In today’s hypercompetitive global marketplace, a company’s pricing policy can make or break the bottom line. Yet a surprising number of firms attempt to increase profits without the aid of a carefully and creatively designed pricing strategy. Now, in this long-awaited book, the world’s two leading price experts Robert J. Dolan and Hermann Simon take managers beyond conventional thinking to show how their breakthrough system of “power pricing” will improve the bottom line by an order of magnitude. They destroy popular but not necessarily financially savvy ideas on pricing, such as relying on a standard markup-on-cost rule. They expose as passive the “strategy” of letting the market or a competitor “set the price.” But the key is in what they provide: the tools by which the pedestrian pricer can become a “power pricer” who achieves quantum leaps in financial performance by aggressively implementing sophisticated pricing strategies.
The authors argue that firms must view pricing as a key and highly manageable element in the profit equation, worthy of attention equal to that accorded to sales volume and costs. Companies must have data at their finger tips which are more accurate, timely, relevant, and dissaggregated than their competitors’. Using these data to create a systematic analysis of customers and competitors, companies will be able to create and assess pricing scenarios to achieve long-term profitability. This targeted, quadrupled approach to transforming the bottom line by managing price leaves no strategy or option unturned. Power Pricing is a highly detailed yet practically focused book which will become required reading for business leaders; general managers; marketing, product, and brand managers; accountants, financial managers, and marketing students, world-wide.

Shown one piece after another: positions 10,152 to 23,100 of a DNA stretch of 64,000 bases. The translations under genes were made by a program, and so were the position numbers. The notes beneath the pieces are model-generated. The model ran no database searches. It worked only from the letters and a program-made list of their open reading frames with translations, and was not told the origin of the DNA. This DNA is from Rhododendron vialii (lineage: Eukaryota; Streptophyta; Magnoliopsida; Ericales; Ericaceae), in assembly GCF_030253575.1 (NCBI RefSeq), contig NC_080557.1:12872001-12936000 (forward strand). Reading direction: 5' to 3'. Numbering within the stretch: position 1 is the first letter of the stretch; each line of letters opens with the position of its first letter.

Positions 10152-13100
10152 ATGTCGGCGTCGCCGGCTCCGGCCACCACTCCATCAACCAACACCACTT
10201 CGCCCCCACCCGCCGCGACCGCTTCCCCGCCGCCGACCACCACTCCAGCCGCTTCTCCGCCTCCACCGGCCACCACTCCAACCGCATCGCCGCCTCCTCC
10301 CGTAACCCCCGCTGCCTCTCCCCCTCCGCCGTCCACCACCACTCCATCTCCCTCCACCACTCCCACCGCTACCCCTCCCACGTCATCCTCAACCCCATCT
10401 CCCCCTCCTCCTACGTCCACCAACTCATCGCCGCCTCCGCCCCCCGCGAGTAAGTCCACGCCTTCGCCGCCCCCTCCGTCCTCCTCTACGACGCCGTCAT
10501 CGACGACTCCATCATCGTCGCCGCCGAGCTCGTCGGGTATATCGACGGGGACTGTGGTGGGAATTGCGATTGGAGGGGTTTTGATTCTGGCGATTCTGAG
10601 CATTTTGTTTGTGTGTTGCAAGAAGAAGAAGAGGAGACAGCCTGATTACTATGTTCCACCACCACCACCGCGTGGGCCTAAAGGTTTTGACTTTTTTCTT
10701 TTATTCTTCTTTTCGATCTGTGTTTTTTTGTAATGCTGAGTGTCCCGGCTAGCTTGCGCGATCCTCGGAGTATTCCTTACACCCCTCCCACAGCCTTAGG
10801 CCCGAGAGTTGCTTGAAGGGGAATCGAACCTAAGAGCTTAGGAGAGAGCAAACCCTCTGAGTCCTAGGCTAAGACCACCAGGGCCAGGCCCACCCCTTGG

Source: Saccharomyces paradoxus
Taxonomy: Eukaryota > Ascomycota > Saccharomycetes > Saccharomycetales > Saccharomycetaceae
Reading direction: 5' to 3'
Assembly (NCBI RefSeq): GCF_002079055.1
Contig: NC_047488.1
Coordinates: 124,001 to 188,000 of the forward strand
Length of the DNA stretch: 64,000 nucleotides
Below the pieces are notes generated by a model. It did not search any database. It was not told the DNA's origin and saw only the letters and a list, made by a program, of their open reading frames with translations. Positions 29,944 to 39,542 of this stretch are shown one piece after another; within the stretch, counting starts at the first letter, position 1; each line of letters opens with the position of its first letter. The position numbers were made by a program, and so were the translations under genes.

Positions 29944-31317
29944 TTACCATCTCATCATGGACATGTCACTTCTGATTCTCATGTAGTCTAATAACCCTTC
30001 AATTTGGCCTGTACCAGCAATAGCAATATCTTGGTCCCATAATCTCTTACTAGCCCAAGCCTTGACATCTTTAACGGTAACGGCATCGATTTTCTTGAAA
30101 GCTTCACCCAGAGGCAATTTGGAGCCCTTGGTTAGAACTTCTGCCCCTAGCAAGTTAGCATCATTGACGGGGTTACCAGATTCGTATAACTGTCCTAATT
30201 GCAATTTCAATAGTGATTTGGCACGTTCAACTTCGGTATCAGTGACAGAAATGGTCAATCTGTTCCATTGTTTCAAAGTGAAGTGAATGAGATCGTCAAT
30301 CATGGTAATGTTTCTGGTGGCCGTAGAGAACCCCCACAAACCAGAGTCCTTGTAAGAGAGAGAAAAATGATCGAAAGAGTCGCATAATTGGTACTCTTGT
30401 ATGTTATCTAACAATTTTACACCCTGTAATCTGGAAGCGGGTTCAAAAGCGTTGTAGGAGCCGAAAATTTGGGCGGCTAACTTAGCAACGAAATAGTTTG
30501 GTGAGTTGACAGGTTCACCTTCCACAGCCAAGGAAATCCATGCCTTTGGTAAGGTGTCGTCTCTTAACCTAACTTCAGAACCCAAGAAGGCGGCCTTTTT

While most of our role models for excellence in management are large or growing enterprises that create highly visible products and services, behind the headlines lies a group of global competitors—unknown even to the general business community—that have attained global market share of over 70 percent. This book reveals the strategies and practices of these low-profile high-performance German companies—small and mid-size niche firms like Webasto, the world leader in sunroofs and auxiliary heating systems for cars, or Hillebrand, the largest shipper of wine in the world.
How do they do it? Hidden Champions shows that these top companies share a surprising set of common characteristics: They are all great innovators; many have created their own markets; They have expanded a narrow product focus to meet the needs of customers around the world; They avoid outsourcing, diversification, and strategic alliances (Instead, they have created unmatchable internal competencies); They are extremely close to their customers but have no large marketing departments; They are led by executives who are both authoritarian and participative; and their hallmark is continuity, with almost no employee turnover and an average CEO tenure of 24 years. Sharing the secrets of success of hundreds of these top unknown companies, this groundbreaking and contrarian book lends extraordinary insights into building and defending market leadership. For business leaders everywhere, it is a compelling wake-up call for “back-to-basics” management.